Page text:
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Friday, September 10, 2021

Executions: Violent Death by Electricity and Gas

     When Robert Wayne Williams was put to death in Angola [prison's] electric chair in 1983, Louisiana's first execution in nineteen years, wardens were amazed that the chair literally cooked William's scalp and legs, which smoked and sizzled for several minutes. Twenty-four hours later, the corpse reeked so strongly that mourners found it difficult to remain in the funeral parlor where Williams was laid out. Angola's warden, Ross Maggio, had to call sources outside the prison simply to learn if this was the way it was supposed to happen.

     The gas chamber was harder still for many to watch in action. The apparent violence of asphyxiation grievously offended [execution] witnesses in state after state, from the 1983 execution of Jimmy Lee Gray in Mississippi to the gassing of Donald Eugene Harding on April 11, 1992, Arizona's first execution in thirty years. A Tucson television reporter sobbed uncontrollably during Harding's ten-minute execution; two other reporters "were rendered walking vegetables for days"; the attorney general vomited halfway through; a prison staff member who ran the execution likened it to watching a man suffer a series of heart attacks; and the prison's pro-death penalty warden said he'd resign if the state told him to run another asphyxiation. But Harding's death was probably no different from those suffered in Arizona's gas chamber since it was installed as "a humane measure" in 1933, replacing a gallows that had decapitated a condemned woman.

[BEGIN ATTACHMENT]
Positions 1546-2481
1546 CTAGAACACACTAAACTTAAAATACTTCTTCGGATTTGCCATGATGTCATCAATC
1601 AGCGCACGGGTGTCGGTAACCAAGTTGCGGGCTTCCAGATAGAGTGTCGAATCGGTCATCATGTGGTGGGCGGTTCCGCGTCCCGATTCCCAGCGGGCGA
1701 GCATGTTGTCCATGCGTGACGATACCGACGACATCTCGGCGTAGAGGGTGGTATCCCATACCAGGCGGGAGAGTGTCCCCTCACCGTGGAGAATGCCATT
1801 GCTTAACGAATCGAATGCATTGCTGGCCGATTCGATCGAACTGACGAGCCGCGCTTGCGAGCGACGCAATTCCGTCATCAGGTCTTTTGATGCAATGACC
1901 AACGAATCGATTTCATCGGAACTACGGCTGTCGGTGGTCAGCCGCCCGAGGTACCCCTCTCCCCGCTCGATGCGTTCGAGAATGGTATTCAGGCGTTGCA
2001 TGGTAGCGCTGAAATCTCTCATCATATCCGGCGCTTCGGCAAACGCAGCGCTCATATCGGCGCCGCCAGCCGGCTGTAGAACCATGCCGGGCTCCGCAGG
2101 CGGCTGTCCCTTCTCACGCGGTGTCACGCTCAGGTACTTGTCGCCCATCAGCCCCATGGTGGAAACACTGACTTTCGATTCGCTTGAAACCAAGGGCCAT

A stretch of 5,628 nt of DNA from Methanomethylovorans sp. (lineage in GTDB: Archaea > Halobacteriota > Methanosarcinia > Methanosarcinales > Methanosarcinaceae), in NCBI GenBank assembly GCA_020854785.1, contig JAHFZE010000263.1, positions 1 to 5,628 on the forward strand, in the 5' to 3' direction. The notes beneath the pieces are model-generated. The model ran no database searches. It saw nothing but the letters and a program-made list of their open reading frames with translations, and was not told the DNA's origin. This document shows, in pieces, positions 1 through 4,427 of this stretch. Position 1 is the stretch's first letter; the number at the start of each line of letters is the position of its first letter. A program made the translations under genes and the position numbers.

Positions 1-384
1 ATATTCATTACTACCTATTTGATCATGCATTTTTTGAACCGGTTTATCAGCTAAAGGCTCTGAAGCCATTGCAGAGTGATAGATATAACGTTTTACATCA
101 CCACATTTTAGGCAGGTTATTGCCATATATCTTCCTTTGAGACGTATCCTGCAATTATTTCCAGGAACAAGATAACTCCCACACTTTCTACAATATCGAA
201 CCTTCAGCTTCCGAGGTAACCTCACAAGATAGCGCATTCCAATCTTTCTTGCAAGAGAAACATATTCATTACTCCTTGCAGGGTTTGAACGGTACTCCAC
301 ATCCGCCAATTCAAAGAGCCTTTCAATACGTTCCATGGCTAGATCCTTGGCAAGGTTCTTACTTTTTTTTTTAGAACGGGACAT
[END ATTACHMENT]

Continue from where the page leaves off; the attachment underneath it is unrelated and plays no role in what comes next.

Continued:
Ivan Solotaroff, The Last Face You'll Ever See, 2001

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